Department Chair; Frank L. Sulzberger Professor, Romance Languages and Literatures, Theater and Performance Studies, Fundamentals, and the College
Office: 
Classics 115
Phone Number: 
773.702.4383
Email: 
Program(s): French, Renaissance and Early Modern Studies (REMS)

As a specialist in seventeenth- and eighteenth-century literature, theater and intellectual history, my work is driven by a concern with the dynamic interaction between texts and their aesthetic and historical framework. More specifically, I am interested in how individual works play in deeply surprising ways with social norms and literary expectations. In practice, these concerns led me from my first book on Molière, an examination of the contentious exchange between playwright and audience that gave birth to modern satirical comedy (The Public Mirror), to my recent book re-evaluating the creative conflict between ancient literature and early-modern ideals (The Shock of the Ancient: Literature and History in Early-Modern France). They have also led me, in a series of volumes that I have edited or co-edited, to place literary texts in an interdisciplinary dialogue with other cultural phenomena, such as the visual arts of the baroque (Theatrical Baroque), performance practices and their relation to print culture (Du Spectateur au lecteur: Imprimer la scène aux XVIe et XVIIe siècles; The Book in the Age of Theater: 1550-1750), and the long tradition of subversive readings of Homer from Lucian to Joyce (Révolutions homériques). In exploring these dialogues, I hope not only to shed light on crucial aspects of aesthetic and cultural history, but also to re-animate the original power of individual texts to provoke and disturb.

In my teaching, I aim to create broad interdisciplinary conversations. I have designed graduate seminars to engage not only in dialogues across research fields (such as “Réalisme classique,” “Re-Writing Homer in Early-Modern France,” “Lumières et Primitivismes,” and “Aesthetics of French Classicism”), but also to integrate scholarship with theatrical performance and curatorial practice (“The Theatrical Baroque” and “The Theatrical Illusion: From Corneille to Kushner”).

Norman CV

Books

Journal Issues Edited

  • Editor and introduction.  La recherche dix-septiémiste aux Etats-Unis.  Special issue on 17th-century French studies in the United States.  XVIIe siècle, 258 (65.1, Jan. 2013).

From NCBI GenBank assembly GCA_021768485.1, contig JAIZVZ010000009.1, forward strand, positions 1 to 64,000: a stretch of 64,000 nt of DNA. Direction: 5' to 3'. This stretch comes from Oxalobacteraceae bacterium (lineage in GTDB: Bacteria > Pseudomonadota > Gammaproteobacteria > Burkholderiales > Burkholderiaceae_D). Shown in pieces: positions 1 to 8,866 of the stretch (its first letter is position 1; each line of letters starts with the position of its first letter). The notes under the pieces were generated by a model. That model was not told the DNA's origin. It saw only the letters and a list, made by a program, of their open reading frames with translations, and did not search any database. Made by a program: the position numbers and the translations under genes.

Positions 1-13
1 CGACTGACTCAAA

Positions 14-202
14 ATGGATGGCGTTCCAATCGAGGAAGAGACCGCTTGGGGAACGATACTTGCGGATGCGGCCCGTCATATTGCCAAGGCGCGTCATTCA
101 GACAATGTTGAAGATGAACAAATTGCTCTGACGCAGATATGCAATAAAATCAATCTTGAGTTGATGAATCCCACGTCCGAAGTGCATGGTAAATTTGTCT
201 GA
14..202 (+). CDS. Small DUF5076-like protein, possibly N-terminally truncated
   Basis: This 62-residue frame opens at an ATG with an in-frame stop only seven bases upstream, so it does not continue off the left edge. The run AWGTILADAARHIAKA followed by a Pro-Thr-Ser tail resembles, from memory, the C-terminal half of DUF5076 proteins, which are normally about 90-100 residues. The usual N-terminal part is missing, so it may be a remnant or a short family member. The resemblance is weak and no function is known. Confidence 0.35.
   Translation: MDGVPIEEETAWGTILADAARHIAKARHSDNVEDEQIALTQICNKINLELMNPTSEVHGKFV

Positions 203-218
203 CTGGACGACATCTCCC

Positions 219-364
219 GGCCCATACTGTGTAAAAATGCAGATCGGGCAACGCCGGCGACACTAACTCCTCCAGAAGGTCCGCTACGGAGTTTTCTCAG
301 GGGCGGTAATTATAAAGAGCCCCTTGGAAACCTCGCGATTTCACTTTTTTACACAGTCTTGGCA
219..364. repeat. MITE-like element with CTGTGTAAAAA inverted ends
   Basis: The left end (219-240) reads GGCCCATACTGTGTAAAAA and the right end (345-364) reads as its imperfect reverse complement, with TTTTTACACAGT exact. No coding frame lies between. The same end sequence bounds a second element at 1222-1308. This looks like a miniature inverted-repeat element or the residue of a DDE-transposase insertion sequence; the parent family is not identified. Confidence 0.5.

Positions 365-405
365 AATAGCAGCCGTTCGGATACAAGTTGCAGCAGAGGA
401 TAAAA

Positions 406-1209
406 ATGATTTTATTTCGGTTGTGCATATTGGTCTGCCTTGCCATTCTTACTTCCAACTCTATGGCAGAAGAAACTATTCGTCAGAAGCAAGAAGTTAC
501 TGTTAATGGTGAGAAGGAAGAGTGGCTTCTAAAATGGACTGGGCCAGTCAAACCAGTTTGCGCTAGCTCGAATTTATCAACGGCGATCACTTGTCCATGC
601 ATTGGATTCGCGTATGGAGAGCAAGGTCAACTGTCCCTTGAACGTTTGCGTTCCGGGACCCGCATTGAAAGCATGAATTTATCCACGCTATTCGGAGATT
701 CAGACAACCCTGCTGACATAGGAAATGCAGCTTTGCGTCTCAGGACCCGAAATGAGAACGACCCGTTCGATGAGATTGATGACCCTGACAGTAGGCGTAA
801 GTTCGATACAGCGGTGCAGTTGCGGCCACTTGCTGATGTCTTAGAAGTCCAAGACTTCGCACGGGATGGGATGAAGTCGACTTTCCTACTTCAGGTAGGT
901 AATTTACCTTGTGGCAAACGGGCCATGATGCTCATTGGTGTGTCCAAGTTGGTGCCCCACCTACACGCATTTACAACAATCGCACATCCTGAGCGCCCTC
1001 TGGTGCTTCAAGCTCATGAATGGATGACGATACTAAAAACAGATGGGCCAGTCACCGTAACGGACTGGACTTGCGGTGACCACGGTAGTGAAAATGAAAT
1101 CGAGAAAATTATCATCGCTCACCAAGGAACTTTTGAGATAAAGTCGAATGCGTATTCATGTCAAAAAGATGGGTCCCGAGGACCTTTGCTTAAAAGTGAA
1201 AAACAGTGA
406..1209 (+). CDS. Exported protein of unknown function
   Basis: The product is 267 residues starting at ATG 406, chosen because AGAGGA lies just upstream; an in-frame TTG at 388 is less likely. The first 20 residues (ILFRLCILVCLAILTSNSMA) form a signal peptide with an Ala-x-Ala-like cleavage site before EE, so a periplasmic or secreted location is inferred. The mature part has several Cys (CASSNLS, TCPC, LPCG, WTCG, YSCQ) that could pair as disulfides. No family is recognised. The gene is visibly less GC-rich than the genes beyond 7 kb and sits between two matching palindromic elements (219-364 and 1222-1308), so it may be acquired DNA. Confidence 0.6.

Selected Articles

  • “Contre l’interprétation: courants anti-herméneutiques au XVIIe siècle.” XVIIe siècle, 258 (65.1, Jan. 2013): 75-83.
  • “L’Intimité ridicule:  Molière et les ‘liens si doux’.” Les Liens humains dans la littérature (XVIe-XVIIe siècles. Eds. J. Chamard-Bergeron, Ph. Desan and T. Pavel.  Paris : Classiques Garnier, 2012: 243-259.
  • "Comedy in the Seventeenth Century.”  Chapter in the Cambridge History of French Literature. Cambridge: Cambridge UP, 2011.
  • “La Bataille des livres de Jonathan Swift, un combat entre fiction et histoire littéraire.” Fictions d’histoire littéraire. La Licorne, revue de langue et littérature française, 86 (2009): 101-111.
  • “Modern Identity and the Sociable Self in the Querelle and Comedy.”  Identification Before Freud, special issue of Nottingham French Studies 47.3 (Autumn 2008): 34-44.
  • “Historiciser le sublime, ou le classicisme entre modernité et antiquité.”Revue d’Histoire Littéraire en France(RHLF), April-June (no 2) 2007: 347-357.
  • “Molière as Satirist.”  The Cambridge Companion to Molière.  Eds. D. Bradby and A. Calder.  Cambridge: Cambridge UP, 2006: 57-70.
  • “La transformation des disciplines à l’université américaine” and “Introduction aux études françaises en Amérique anglophone.” Cahiers de l’Association Internationale des Etudes Françaises(CAIEF) 58 (2006): 15-34.

Awards, Honors, and Professional Experience

  • Visiting professorships at the Ecole Normale Supérieure, Paris (2006) and Université de Paris 7-Denis Diderot (2011)
  • Deputy Provost for the Arts, University of Chicago, 2008-2013
  • Residential fellowship, Franke Institute for the Humanities, 2000-2001
  • Modern Language Association’s 2011 Aldo and Jeanne
 Scaglione Prize for French and Francophone Literary 
Studies (for The Shock of the Ancient)